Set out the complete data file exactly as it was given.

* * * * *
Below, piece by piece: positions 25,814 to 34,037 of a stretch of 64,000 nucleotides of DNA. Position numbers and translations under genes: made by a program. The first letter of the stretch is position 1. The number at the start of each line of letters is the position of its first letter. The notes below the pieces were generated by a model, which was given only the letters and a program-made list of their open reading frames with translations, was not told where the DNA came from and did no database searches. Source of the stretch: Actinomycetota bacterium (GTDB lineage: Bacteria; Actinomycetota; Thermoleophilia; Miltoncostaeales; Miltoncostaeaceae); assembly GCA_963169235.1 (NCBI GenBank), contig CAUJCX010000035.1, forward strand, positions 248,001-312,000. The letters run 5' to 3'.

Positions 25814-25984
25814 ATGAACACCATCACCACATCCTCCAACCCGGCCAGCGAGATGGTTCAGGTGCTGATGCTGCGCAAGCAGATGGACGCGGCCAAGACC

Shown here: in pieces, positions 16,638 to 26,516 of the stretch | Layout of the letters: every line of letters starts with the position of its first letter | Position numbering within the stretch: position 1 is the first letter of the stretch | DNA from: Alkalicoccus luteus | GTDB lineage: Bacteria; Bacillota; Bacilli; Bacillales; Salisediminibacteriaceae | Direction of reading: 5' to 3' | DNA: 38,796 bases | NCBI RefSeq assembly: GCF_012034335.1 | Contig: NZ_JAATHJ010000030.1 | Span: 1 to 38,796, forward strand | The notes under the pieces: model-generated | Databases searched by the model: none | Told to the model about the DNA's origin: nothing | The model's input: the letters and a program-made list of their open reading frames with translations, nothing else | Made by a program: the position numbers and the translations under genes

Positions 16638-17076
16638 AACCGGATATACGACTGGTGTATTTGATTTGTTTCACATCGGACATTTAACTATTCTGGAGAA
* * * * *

Below, piece by piece: positions 25,814 to 34,037 of a stretch of 64,000 nucleotides of DNA. Position numbers and translations under genes: made by a program. The first letter of the stretch is position 1. The number at the start of each line of letters is the position of its first letter. The notes below the pieces were generated by a model, which was given only the letters and a program-made list of their open reading frames with translations, was not told where the DNA came from and did no database searches. Source of the stretch: Actinomycetota bacterium (GTDB lineage: Bacteria; Actinomycetota; Thermoleophilia; Miltoncostaeales; Miltoncostaeaceae); assembly GCA_963169235.1 (NCBI GenBank), contig CAUJCX010000035.1, forward strand, positions 248,001-312,000. The letters run 5' to 3'.

Positions 25814-25984
25814 ATGAACACCATCACCACATCCTCCAACCCGGCCAGCGAGATGGTTCAGGTGCTGATGCTGCGCAAGCAGATGGACGCGGCCAAGACC

Shown here: in pieces, positions 16,638 to 26,516 of the stretch | Layout of the letters: every line of letters starts with the position of its first letter | Position numbering within the stretch: position 1 is the first letter of the stretch | DNA from: Alkalicoccus luteus | GTDB lineage: Bacteria; Bacillota; Bacilli; Bacillales; Salisediminibacteriaceae | Direction of reading: 5' to 3' | DNA: 38,796 bases | NCBI RefSeq assembly: GCF_012034335.1 | Contig: NZ_JAATHJ010000030.1 | Span: 1 to 38,796, forward strand | The notes under the pieces: model-generated | Databases searched by the model: none | Told to the model about the DNA's origin: nothing | The model's input: the letters and a program-made list of their open reading frames with translations, nothing else | Made by a program: the position numbers and the translations under genes

Positions 16638-17076
16638 AACCGGATATACGACTGGTGTATTTGATTTGTTTCACATCGGACATTTAACTATTCTGGAGAA